American Samoa Observatory Tour, Around the Grounds

View from the Bluesky Tower

Hudson Building

The Hudson Building was completed December 1996. It currently houses the GMD Chromatograph for Atmospheric Trace Species (CATS) and the cooperative Advanced Global Atmospheric Gases Experiment (AGAGE) instruments for halocarbons, the Pollak for aerosols, the Dasibi and TEI monitoring surface ozone. The building is divided into three rooms. One contains an air compressor, the other two instruments. To see inside the Hudson Building continue down the page. (Photo by P. Roberts)

The NOAA ESRL/GMD CATS instrument. A four channel automated GC that runs 24 hours a day, 7 days a week. The instrument is currently operated to detect 14 species of halocarbons targetted specifically as climate forcing agents.

The cooperative AGAGE instrument. This GC also operates 24 hours a day, 7 days a week targeting similar species. The two systems are part of a scientific comparison.

Along with the CATS instrument are the TEI, surface ozone instrument, seen in the rack next to the gas cylinders, and the Pollak, aerosol monitor, to the left of the TEI. The black unit seen against the left wall is the pumping unit for Scripps Institute of Oceanography.for O2 flask monitoring.

Roof Top

Lafaele Silao and Dobson Dome. In December 1998 this dome replaced the previous dome and coated with rust preventative paint.
(Photo by J. Michalski)
Malcolm Gaylord, station electronics engineer, inside the Dome conducting Dobson Measurements. The total ozone values recorded by Dobson values for American Samoa between 2000 to 2002 ranged from 220-250 DU uncorrected values. For more total ozone information see: Insert NOAA GMD Ozone page here.
(Photo by J. Michalski)
South end of rooftop at dusk. Visible back to front are the Dobson dome, the DOE Cooperative project: , and the GMD tipping rain rain gage. The peak located in the background is Olomoana Mountain at 1,074 feet. (Photo by P. Roberts)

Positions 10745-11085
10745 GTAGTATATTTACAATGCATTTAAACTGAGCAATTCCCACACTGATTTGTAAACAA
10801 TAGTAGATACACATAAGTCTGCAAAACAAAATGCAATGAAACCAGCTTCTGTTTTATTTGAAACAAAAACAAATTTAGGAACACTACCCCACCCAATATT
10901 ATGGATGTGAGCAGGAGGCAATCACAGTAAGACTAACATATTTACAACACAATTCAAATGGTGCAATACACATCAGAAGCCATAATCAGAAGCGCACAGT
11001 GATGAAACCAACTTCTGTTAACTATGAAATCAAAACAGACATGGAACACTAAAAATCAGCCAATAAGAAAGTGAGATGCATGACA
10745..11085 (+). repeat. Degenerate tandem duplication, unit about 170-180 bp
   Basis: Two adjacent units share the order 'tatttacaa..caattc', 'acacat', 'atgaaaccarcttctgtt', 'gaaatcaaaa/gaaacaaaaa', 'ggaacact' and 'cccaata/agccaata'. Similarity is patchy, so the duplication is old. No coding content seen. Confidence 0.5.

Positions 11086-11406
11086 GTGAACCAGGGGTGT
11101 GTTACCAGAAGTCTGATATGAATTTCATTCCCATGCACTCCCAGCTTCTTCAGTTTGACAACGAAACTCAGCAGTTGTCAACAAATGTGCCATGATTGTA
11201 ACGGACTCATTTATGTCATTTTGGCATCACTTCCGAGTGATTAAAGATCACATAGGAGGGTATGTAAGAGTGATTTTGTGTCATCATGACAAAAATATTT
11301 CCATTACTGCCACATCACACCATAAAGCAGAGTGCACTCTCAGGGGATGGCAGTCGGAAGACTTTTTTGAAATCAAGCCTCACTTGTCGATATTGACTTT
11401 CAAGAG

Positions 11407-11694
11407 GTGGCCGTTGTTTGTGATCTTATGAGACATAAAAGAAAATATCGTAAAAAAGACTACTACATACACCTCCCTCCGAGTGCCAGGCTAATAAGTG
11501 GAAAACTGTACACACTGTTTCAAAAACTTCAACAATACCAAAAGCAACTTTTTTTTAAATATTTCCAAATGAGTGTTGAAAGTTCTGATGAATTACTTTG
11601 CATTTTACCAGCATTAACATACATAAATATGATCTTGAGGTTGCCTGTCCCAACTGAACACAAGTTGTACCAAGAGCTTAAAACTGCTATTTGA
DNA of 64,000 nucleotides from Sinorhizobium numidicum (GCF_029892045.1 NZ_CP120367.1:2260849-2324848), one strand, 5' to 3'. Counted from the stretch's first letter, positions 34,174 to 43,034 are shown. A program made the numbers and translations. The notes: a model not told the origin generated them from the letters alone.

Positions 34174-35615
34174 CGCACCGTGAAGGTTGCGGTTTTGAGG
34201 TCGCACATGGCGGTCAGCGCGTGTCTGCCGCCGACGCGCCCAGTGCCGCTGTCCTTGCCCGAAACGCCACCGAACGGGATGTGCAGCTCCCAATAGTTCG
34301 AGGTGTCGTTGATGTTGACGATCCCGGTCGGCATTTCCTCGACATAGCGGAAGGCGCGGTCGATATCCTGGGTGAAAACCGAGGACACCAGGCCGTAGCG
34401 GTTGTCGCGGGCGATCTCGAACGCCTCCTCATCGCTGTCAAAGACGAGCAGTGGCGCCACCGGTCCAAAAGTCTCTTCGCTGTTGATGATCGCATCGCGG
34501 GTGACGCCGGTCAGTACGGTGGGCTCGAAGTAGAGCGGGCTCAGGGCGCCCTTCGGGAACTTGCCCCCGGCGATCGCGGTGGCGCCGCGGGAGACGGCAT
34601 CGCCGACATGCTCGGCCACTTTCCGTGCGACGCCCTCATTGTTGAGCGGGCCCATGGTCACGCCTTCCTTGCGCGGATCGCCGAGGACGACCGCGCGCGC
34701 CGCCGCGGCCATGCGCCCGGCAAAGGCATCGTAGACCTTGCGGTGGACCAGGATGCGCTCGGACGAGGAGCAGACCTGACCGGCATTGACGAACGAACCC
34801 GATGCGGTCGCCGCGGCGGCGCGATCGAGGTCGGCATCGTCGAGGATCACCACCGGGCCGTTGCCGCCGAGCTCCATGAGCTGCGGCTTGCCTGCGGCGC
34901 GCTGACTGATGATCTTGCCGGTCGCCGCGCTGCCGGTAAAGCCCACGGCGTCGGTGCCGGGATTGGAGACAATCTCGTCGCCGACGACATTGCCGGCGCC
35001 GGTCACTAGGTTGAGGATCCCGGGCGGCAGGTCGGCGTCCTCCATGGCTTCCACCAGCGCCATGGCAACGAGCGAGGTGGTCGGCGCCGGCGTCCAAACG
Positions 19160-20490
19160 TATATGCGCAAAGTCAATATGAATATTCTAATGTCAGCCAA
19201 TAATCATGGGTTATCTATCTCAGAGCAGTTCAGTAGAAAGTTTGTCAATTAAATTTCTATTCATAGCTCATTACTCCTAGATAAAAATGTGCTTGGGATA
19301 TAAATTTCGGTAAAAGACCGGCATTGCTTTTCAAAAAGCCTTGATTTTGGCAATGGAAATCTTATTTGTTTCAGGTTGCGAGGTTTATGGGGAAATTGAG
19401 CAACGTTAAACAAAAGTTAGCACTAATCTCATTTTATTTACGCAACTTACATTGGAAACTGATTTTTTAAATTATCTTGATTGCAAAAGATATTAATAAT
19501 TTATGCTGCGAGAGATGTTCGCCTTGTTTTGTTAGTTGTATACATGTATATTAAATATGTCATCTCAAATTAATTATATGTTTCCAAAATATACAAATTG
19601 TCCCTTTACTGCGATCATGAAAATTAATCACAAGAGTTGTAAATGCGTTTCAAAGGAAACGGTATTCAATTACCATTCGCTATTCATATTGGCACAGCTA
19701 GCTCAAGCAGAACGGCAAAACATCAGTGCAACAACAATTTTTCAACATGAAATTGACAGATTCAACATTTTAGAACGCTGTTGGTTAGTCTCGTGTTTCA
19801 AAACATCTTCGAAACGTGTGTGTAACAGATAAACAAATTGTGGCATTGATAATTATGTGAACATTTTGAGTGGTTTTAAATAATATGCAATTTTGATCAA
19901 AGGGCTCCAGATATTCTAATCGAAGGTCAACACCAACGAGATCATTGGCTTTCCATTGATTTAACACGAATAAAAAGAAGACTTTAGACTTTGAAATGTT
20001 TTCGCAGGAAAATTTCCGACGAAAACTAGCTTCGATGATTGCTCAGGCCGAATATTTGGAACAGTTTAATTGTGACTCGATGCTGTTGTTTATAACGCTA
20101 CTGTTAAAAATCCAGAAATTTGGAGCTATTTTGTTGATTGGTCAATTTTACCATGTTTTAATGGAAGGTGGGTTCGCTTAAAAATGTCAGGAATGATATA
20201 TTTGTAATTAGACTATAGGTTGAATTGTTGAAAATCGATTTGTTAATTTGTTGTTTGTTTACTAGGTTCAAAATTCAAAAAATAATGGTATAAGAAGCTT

North end of rooftop. The north end of the rooftop is the location of the solar instruments. These continuously monitoring instruments inclued:

  • Epply pyranolmeters with Q and RG8 filters
  • Epply pyrheliometer with Q filter
  • Epply pyranometers with shading disk and Q filter
  • Noncontinous is the Epply pyrehliometer with Q, OG1, RG2, and RG8 filters located inside the dobson dome.

For more solar information see GMD's Solar Radiation Page.
(Photo by P. Roberts)

Solar panels located on carport. These panels were removed from their historic location on the southeast side of the observatory, refurbished and reinstalled as a cooperative project between NOAA, American Samoa Community College, American Samoa Power Authority, the Territorial Energy Office, and Starkist Inc during 2001.
(Photo by P. Roberts)

American Samoa Observatory Tour
Around the Grounds: Bluesky Tower

The Bluesky Tower is a business cooperative. The 70 foot communications tower was completed in May 1999 with GMD monitoring equipment and cooperative projects utilizing space on the structure. It replaced a 42 foot walkup meteorological tower.


From the vantage point of the tower:

Looking west. Papaloa Point in the foreground; Cockscomb in the background.
(Photo by P. Roberts, 2002)
Looking south from the tower. Tula Village is visible in the valley just beyond Fagasa Point, foreground, and Maliuga Point. The island of Aunu’u, to the left in the photo, is roughly 4 km from the observatory.
(Photo by P. Roberts, 2002)

Cape Matatula. Visible at the point are the CO2 intake tower, the tall white pole located in the center of the photo, and the pump building, the small white building in the lower left. Frequently turtles are observed around the point. (Photo by P. Roberts, 2002)
GMD anemometers at the top of the Bluesky Tower and the vast Pacific ocean.
(Photo by P. Roberts, 2002)

American Samoa Observatory Tour
Around the Grounds: Stairs & the Point

The original wooden stairs were build in the 1970’s. There are 184 steps down to the point. The building visible is the Carbon Cycle Group Pump Building, housing the trap and pumps for the insitu CO2 analysis. (Photo by P. Roberts, 2002)

Duane Kitzis, GMD, beginning tower maintenance and replacement of supports. (Photo by P. Roberts, 2002.)
Carbon Cycle Group Tower. Reinforced fiberglass pole installed after hurricane OFA (1992), stainless steel supports replaced original supports in 2002. (Photo by P. Roberts, 2002)
Rainbow at the Point. (Photo by P. Roberts, 2002)